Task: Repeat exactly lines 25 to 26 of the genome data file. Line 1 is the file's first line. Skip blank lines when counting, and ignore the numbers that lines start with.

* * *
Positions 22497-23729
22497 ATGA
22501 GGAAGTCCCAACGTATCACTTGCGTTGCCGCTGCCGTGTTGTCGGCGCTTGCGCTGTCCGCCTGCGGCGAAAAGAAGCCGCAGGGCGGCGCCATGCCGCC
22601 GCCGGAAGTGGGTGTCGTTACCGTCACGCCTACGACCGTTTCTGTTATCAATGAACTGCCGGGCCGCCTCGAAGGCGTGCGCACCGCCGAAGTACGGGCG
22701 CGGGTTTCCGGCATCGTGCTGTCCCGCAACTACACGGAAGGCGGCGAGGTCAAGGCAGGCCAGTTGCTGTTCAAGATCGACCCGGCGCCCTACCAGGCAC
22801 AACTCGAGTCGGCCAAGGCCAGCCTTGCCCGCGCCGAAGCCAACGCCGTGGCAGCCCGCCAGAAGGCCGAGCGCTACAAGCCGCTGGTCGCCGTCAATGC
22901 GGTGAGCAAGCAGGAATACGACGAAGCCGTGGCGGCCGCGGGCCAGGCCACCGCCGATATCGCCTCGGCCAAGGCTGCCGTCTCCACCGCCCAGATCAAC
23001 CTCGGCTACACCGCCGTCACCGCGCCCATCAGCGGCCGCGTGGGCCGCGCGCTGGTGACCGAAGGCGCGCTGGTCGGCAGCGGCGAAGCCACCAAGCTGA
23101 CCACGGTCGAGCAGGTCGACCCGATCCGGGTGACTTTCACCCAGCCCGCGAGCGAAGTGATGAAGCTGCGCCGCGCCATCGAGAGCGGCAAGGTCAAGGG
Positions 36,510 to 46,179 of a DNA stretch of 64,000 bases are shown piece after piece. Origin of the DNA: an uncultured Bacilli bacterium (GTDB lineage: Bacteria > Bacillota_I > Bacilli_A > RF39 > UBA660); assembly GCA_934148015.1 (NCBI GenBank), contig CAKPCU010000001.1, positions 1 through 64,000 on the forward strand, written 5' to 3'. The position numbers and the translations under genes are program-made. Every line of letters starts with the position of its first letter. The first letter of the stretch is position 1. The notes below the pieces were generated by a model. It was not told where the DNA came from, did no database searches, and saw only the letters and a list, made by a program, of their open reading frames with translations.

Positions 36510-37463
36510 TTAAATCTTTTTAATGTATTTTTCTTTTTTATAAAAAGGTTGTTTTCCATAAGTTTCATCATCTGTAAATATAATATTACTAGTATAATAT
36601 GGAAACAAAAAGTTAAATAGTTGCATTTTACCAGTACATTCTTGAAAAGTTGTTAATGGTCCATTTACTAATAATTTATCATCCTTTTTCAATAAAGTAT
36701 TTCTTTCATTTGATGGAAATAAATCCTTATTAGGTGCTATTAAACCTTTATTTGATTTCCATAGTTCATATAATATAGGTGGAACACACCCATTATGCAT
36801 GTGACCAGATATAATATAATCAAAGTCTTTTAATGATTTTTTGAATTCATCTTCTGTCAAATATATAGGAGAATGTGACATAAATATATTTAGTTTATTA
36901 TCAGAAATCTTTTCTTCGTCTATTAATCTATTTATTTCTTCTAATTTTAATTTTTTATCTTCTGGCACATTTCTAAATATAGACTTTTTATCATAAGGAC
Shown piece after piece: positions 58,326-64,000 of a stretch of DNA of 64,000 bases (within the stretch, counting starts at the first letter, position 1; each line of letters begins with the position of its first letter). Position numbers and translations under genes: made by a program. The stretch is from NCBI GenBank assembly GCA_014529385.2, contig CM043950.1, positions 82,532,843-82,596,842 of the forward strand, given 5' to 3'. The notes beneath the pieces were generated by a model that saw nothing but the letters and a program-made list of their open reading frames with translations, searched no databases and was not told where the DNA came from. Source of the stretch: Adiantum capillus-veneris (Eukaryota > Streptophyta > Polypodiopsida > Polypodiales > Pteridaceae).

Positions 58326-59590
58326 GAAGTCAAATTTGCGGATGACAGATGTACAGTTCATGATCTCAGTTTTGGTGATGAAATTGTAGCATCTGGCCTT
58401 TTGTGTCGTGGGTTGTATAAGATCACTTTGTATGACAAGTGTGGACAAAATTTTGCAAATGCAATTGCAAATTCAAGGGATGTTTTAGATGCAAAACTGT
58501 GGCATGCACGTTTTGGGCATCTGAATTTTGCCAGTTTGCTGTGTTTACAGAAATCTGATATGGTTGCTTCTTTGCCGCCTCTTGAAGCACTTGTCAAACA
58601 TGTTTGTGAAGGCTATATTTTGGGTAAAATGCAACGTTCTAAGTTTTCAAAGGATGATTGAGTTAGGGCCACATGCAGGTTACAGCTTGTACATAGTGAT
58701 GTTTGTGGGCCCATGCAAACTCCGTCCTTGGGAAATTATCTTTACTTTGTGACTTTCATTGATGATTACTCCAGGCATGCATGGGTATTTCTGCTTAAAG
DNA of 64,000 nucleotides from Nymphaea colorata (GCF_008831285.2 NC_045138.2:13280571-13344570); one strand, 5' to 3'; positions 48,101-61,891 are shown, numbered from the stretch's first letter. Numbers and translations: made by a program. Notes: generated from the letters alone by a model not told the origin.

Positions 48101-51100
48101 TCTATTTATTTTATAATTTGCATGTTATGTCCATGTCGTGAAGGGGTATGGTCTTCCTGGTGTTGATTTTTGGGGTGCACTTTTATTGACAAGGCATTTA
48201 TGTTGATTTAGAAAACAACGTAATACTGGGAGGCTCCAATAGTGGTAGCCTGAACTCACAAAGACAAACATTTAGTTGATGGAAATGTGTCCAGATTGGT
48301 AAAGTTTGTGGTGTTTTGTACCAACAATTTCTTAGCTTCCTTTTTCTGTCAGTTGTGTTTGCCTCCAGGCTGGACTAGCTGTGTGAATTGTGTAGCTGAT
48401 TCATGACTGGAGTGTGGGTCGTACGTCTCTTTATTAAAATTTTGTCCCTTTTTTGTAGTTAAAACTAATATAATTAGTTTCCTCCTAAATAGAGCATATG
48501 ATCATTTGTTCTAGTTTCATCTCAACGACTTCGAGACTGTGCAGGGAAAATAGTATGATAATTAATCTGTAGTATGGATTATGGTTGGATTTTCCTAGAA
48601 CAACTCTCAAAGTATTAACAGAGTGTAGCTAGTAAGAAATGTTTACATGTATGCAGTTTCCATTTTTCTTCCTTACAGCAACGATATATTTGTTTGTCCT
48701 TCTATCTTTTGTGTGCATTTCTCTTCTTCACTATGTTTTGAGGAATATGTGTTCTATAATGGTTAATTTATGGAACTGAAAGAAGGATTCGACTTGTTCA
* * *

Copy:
Positions 48101-51100
48101 TCTATTTATTTTATAATTTGCATGTTATGTCCATGTCGTGAAGGGGTATGGTCTTCCTGGTGTTGATTTTTGGGGTGCACTTTTATTGACAAGGCATTTA